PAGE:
Excuse me if I'm repeating myself.
But the longer I write this column, the more I find common themes and issues among the questions readers pose to me. Favorite topics include retirement plan rules, Social Security, student loans and other forms of debt.
That tells me there are some issues I can never discuss enough and is the reason the questions and answers below may sound familiar if you read this column on a regular basis.
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Q: I am a 26-year-old female. I was laid off by my current employer. My 403(b) is still at the company and I am in the process of turning it over to a mutual fund at my bank. My question before I do this is: Will it benefit me to take the $7,000 I have saved in the retirement fund and pay a student loan that I have currently in repayment? I am trying to get the loans put on hold due to unemployment but it has been taking some time and I can no longer afford the monthly payments.
- A.C., Trumbull, Conn.
A: The short answer is no, A.C. Pulling the money from your retirement savings to pay down the student loan will not benefit you. In fact, it will cost you more than you could imagine.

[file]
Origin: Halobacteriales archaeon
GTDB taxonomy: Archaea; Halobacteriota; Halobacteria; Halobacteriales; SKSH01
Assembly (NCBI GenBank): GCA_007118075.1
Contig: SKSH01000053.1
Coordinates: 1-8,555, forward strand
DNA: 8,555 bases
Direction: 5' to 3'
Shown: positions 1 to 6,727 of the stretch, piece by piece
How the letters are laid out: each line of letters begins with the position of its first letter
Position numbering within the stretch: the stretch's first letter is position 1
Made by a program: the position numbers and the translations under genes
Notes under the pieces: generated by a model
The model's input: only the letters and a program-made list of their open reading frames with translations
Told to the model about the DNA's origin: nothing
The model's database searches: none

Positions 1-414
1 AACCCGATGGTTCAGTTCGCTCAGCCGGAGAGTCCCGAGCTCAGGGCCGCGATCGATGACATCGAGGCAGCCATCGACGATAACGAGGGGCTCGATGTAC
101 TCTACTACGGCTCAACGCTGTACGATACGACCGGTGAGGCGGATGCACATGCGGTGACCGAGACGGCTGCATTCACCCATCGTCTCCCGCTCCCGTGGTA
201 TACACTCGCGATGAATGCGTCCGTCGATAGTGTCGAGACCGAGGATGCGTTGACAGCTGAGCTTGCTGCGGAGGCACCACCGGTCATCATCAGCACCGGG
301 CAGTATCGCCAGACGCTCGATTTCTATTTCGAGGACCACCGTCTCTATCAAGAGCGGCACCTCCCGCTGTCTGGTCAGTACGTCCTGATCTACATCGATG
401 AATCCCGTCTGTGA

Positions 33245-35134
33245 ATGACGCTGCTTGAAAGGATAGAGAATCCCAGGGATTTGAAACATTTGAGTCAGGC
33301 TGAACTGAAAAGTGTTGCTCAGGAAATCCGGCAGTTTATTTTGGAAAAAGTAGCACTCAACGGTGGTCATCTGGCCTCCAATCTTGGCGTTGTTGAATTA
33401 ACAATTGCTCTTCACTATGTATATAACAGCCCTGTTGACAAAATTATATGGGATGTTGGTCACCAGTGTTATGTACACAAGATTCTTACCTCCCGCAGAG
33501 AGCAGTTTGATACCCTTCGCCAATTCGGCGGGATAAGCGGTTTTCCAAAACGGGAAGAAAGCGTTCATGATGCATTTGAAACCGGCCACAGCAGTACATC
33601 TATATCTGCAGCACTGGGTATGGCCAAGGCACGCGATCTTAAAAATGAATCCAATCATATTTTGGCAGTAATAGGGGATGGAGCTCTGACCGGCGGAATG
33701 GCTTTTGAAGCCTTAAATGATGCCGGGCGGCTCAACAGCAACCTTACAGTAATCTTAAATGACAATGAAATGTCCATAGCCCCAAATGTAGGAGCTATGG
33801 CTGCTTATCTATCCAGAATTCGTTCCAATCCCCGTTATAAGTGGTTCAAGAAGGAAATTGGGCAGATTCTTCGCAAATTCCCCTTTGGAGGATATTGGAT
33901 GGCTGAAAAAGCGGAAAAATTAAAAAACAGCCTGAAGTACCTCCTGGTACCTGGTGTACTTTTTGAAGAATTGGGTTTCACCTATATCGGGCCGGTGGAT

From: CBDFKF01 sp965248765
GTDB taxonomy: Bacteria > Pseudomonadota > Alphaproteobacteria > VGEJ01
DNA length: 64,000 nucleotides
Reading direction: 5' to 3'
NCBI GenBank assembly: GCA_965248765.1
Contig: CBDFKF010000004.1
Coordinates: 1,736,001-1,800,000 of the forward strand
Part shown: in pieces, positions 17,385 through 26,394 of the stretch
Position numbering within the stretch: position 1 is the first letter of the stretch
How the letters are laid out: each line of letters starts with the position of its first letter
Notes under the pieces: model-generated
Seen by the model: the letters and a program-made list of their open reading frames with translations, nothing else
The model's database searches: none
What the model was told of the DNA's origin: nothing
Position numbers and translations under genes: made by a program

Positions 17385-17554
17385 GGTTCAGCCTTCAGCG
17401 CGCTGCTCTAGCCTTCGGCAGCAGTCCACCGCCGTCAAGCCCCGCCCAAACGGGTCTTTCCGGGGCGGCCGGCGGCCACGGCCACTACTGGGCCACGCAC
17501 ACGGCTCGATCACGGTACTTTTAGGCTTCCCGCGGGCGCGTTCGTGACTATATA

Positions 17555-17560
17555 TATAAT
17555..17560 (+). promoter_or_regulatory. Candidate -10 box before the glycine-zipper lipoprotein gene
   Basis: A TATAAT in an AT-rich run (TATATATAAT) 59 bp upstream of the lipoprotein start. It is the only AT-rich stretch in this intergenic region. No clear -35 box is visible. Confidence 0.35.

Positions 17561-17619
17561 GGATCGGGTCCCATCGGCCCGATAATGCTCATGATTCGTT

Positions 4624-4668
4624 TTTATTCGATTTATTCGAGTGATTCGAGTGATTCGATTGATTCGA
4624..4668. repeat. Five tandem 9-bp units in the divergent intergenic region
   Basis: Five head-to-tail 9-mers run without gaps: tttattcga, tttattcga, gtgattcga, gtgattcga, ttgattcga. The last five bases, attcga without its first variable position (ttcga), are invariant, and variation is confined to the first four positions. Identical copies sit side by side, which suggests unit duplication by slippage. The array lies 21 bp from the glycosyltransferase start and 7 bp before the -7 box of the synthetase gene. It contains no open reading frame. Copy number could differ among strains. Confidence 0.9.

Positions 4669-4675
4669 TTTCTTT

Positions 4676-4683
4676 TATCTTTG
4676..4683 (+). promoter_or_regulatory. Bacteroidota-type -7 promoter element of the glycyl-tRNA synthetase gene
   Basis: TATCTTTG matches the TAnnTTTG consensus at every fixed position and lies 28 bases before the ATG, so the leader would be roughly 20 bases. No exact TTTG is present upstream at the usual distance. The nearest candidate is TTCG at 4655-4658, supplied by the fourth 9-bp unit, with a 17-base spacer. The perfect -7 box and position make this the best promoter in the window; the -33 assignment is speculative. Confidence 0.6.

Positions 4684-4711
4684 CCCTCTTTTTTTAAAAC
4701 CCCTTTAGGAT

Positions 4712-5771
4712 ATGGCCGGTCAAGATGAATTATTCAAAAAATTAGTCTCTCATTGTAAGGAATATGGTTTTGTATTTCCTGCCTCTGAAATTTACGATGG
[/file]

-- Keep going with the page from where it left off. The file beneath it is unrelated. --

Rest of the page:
The reason is the taxes and penalties you would pay on the $7,000 withdrawal from the 403(b) plan are likely to exceed the savings on interest charges you would realize by paying down the loan. By my calculation, that $7,000 withdrawal would likely cost $2,100 in taxes and penalties.
That $2,100 figure assumes you are in the 15 percent federal tax bracket and the 5 percent Connecticut state tax bracket and that you would be paying to the IRS a 10 percent early withdrawal penalty.
And you would need to come up with that $2,100 when you file next year's tax return if you elected to have no taxes withheld from the payment. If you're still unemployed next April, where is that money going to come from?
One other thing to keep in mind: The eventual savings on interest charges stemming from early repayment of the student loan are unlikely to be as great as you think. Student-loan interest is deductible up until you reach higher income levels.
That means a 6.8 percent rate loan (the current rate for unsubsidized Stafford loans) may be costing you just 5.78 percent, again assuming you are in the 15 percent federal tax bracket.
Finally, there is an opportunity cost to yanking out the $7,000 you've accumulated in retirement savings. The greatest advantage a young investor like you has is time, which turbo charges the power of compounding. Once lost, that time – and the potential earnings – can never be regained.
Now that I've told you what not to do, let me suggest a different course of action.
First, I would persist with your efforts to obtain a deferment on payments while you remain unemployed. Keep calling your student-loan lender until you get a satisfactory answer. Don't let them off the hook easily.
While you await an answer, squeeze your budget as much as possible to make payments.